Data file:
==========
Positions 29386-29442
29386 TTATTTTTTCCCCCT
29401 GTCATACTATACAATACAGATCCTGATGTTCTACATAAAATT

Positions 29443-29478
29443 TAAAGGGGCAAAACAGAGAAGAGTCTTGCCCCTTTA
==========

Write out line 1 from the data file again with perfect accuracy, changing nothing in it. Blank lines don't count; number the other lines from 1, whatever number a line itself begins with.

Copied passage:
Positions 29386-29442